"'Karna said, "Thou seemest now to be in thy usual frame of mind and thou art now agreeable to me. Do not, O mighty-armed one, entertain any fear of Dhananjaya. Behold the might of my arms today, and behold my skill. Single-handed, I will today destroy the mighty host of the Pandavas, as also those two lions among men, the two Krishnas! I say this truly unto thee. I will never return from the field today without slaying two heroes. Or, slain by those two, I shall today sleep on the field of battle. Victory is uncertain in battle. Slaying or slain, I shall today achieve my purpose."

"'Shalya said, "All great car-warriors, O Karna, say that this foremost of car-warriors, (Arjuna), even when alone, is invincible. When again, he is protected by Krishna, who will venture to vanquish him?"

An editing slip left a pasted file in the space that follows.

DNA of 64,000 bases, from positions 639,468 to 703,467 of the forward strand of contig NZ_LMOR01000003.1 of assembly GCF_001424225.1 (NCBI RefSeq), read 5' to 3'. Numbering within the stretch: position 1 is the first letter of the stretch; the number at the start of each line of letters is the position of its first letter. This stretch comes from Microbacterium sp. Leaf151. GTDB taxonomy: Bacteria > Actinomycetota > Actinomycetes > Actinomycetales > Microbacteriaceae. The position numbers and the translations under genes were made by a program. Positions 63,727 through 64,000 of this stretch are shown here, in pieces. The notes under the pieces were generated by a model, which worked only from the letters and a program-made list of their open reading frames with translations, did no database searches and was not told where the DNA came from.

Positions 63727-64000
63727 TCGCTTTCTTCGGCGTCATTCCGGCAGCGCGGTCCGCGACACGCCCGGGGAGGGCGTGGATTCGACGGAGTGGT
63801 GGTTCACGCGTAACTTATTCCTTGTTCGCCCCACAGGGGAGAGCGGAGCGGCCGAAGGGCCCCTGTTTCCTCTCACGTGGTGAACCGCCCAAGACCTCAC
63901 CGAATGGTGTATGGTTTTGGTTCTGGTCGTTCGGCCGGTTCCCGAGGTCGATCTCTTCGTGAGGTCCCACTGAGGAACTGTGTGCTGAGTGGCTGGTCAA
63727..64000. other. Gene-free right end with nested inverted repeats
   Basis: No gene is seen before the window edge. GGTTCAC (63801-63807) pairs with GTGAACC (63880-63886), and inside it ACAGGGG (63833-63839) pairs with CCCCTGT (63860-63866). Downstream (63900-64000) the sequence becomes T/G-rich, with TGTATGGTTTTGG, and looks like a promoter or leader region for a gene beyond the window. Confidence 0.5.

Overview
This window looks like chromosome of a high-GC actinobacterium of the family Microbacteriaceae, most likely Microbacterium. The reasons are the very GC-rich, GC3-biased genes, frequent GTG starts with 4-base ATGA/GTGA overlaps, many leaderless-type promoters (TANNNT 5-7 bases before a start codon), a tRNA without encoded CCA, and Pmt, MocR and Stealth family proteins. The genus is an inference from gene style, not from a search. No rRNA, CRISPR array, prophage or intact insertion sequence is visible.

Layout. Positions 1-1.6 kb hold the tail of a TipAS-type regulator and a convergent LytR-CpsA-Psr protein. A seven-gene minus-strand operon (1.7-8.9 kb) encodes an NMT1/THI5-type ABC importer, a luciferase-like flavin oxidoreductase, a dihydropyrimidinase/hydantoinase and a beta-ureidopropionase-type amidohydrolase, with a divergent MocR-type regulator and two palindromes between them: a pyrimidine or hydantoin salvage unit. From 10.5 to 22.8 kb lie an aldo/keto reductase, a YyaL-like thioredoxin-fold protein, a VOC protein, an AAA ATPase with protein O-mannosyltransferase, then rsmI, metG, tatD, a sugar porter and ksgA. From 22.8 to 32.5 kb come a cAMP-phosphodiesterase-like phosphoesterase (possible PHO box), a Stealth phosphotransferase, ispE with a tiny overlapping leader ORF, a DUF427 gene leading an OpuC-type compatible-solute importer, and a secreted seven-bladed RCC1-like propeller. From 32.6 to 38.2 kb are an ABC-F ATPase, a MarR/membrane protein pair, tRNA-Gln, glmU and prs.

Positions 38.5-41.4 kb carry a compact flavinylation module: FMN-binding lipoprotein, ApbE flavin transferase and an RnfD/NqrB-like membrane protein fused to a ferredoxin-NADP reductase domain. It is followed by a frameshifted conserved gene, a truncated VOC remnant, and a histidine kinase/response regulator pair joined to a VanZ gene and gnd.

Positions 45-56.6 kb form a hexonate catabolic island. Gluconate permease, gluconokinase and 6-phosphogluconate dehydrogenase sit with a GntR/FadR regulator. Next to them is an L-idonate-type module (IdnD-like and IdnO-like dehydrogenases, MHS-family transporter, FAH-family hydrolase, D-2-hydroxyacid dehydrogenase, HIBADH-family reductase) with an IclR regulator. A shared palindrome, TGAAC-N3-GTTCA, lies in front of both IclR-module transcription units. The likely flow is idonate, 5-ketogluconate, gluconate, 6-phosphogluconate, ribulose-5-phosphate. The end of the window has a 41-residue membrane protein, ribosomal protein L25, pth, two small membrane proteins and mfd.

"'Karna said, "As far as I have heard, such a superior car-warrior has never been born on earth! Behold my prowess, since I will contend in battle with even that Partha who is such. This prince of Kuru's line, this foremost of car-warriors, careers in battle, borne by his steeds white in hue. Perhaps he will despatch me to Yama's abode today. Know, however, that with Karna's death, these all will be exterminated. The two arms of this prince are never covered with sweat. They never tremble. They are massive and covered with cicatrices. Firm in the use of weapons, he is possessed of great skill and endued with great lightness of hands. Indeed, there is no warrior equal to the son of Pandu. He taketh a large number of arrows and shooteth them as if they were one. Quickly fixing them on the bow-string, he propelleth them to the distance of two miles. They always fall on the foe. What warriors is there on earth that is equal to him? That Atiratha, endued with great activity, with Krishna as his ally, gratified the god Agni at Khandava. There, on that occasion, the high-souled Krishna obtained his discus, and Savyasaci, the son of Pandu, obtained his bow Gandiva. There that mighty-armed one, endued with might that knows no decay, also obtained his terrible car unto which are yoked those white steeds, as also his two great celestial and inexhaustible quivers, and many celestial weapons, from the God of Fire. In the region of Indra he obtained his conch Devadatta and slew innumerable Daityas, and all the Kalakeyas. Who is there on earth that is superior to him? Possessed of greatness of soul, he gratified Mahadeva himself in fair fight, and obtained from him the terrible and mighty weapon Pasupata that is capable of destroying the three worlds. The several Regents of the world, united together gave him their weapons of immeasurable energy, with which that lion among men quickly destroyed in battle those united Asuras, the Kalakhanjas. So also, in Virata's city, moving on a single car he vanquished all of us, and snatched from us that wealth of kine, and took from all the foremost of car-warriors (portions of) their garments. Challenging that foremost of Kshatriyas, that hero having him of Vrishni's race for his ally, that warrior who is endued with such energy and such attributes, I regard myself, O Shalya, to be the foremost of persons in all the world in point of courage. He is, again, protected by that Keshava of great energy, who is Narayana himself and who is without a rival, that high-souled Vasudeva, that ever-victorious Vishnu armed with conch, discus, and mace, whose attributes all the world united together, cannot (in narrating) exhaust in 10,000 years. Beholding the two Krishnas together on the same car, fear entereth my heart together with courage. Partha is the foremost of all bowmen, while Narayana is unrivalled in encounters with the discus. Even such are Vasudeva, and the son of Pandu. Indeed, the mountains of Himavat may move from the spot where they stand but not the two Krishnas. Both of them are heroes, possessed of great skill, firm in the use of weapons, and mighty car-warriors. Both of them have adamantine frames. Who else, O Shalya, save myself, would proceed against Phalguna and Vasudeva that are even such? The desire cherished by me today, viz., that of a battle with the son of Pandu, O ruler of the Madras, will be fulfilled without delay. Soon will that wonderful and matchless and beautiful battle take place. Either I will overthrow those two in battle today, or the two Krishnas will today overthrow me." Saying these words unto Shalya, Karna, that slayer of foes, began to utter loud roars in that battle, like those of the clouds. Approaching then thy son, that foremost one among the Kurus, and saluted respectfully by him, Karna said unto that prince as also unto those two mighty-armed warriors, Kripa and the Bhoja chief Kritavarma, and the ruler of the Gandharvas with his son, and the preceptors and his own younger brothers, and all the foot-soldiers and horsemen and elephant-riders, these words, "Rush towards Acyuta and Arjuna and close up their path all around, and cause them to be tired with exertion, so that, ye lords of the earth, I may easily slay those two after ye all will have mangled them deeply." Saying, "So be it!" those foremost of heroes, desirous of slaying Arjuna, speedily proceeded against him. Those mighty car-warriors then, obeying the behest of Karna, began to strike Dhananjaya with innumerable arrows in that battle. Like the great ocean containing a vast quantity of water receiving all rivers with their tributaries Arjuna received all those warriors in battle. His foes could not notice when he fixed his excellent arrows on the bow-string and when he let them off. All that could be seen was that men and steeds and elephants, pierced with the arrows sped by Dhananjaya, continually fell down, deprived of life. Like men with diseased eyes that are unable to gaze at the sun, the Kauravas on that occasion could not gaze at Jaya who seemed to be possessed of the energy of the all-destroying Sun that rises at the end of the Yuga, having arrows for his rays, and Gandiva for his beautiful circular disc. Smiling the while, Partha with his own showers of arrows cut off the excellent arrows sped at him by those mighty car-warriors. In return, he struck them with innumerable arrows, drawing his bow Gandiva to a complete circle. As the sun of fierce rays between the months of Jyaishtha and Ashadha easily drieth up the waters (of the earth), even so Arjuna, baffling the arrows of his foes, consumed thy troops, O king of kings! Then Kripa, and the chief of the Bhojas, and thy son himself shooting showers of shafts, rushed towards him. Drona's son also, that mighty car-warrior, rushed towards him, shooting his shafts. Indeed, all of them rained their arrows on him, like the clouds pouring torrents of rain on a mountain. The son of Pandu, however, with great activity and speed, cut off with his own shafts those excellent arrows sped at him with great care in that dreadful battle by those accomplished warriors desirous of slaying him, and pierced the chest of each of his adversaries with three shafts. Having arrows for his fierce rays, the Arjuna sun, with gandiva drawn to its fullest stretch constituting his corona, looked resplendent, as he scorched his foes, like the Sun himself between the months of Jyeshtha and Ashadha, within his bright corona. Then Drona's son pierced Dhananjaya with ten foremost of shafts, and Keshava with three, and the four steeds of Dhananjaya with four, and showered many shafts on the Ape on Arjuna's banner. For all that, Dhananjaya cut off the full drawn bow in his adversary's hand with three shafts, the head of his driver with a razor-faced arrow, and his four steeds with his four other shafts and his standard with three other arrows and felled him from his car. The son of Drona then, filled with wrath, took up another costly bow, bright as the body of Takshaka, and decked with gems and diamonds and gold, and resembling a mighty snake caught from the foot of a mountain. Stringing that bow as he stood on the earth, and bringing out one after another shafts and weapons, Drona's son, that warrior who excelled in many accomplishments, began to afflict those two unvanquished and foremost of men and pierce them from a near point with many shafts. Then those mighty car-warriors, Kripa and Bhoja and thy son, standing at the van of battle, fell upon and shrouded that bull among the Pandavas, shooting showers of shafts, like clouds shrouding the dispeller of darkness. Possessed of prowess equal to that of the thousand-armed (Kartavirya), Partha then showered his shafts on Kripa's bow with arrow fixed on it, his steeds, his standard, and his driver, like the wielder of the thunder in days of yore showering his shafts on (the asura) Vali. His weapons destroyed by Partha's shafts, and his standard also having been crushed in that great battle, Kripa was afflicted with as many thousands of arrows by Arjuna as Ganga's son Bhishma before them (on the day of his fall) by the same diademdecked warrior. The valiant Partha then, with his shafts, cut off the standard and the bow of thy roaring son. Destroying next the handsome steeds of Kritavarma, he cut off the latter's standard as well. He then began to destroy with great speed the elephants of the hostile force, as also its cars with their steeds and drivers and bows and standards. Thereupon that vast host of thine broke into a hundred parts like an embankment washed off by the waters. Then Keshava, quickly urging Arjuna's car, placed all his afflicted foes on his right side. Then other warriors, desirous of an encounter, with their well-equipped cars bearing lofty standards, followed Dhananjaya who was proceeding with great speed like Indra proceeding for the slaughter of Vritra. Then those mighty car-warriors, Shikhandi and Satyaki and the twins, proceeding in the direction of Dhananjaya, checked those foes and, piercing them with keen arrows, uttered terrible roars. Then the Kuru heroes and the Srinjayas, encountering one another with rage, slew one another with straight shafts of great energy, like the Asuras and the celestials in days of yore in great battle. Elephant-warriors and horsemen and car-warriors,--all chastisers of foes,--inspired with desire of victory or impatient of proceeding to heaven, fell fast on the field. Uttering loud shouts, they pierced one another vigorously with well-shot arrows. In consequence of those high-souled warriors of great courage shooting their arrows at one another in that dreadful battle and by that means causing a darkness there, the points of the compass, cardinal and subsidiary became enveloped in gloom and the very effulgence of the sun became totally shrouded.'"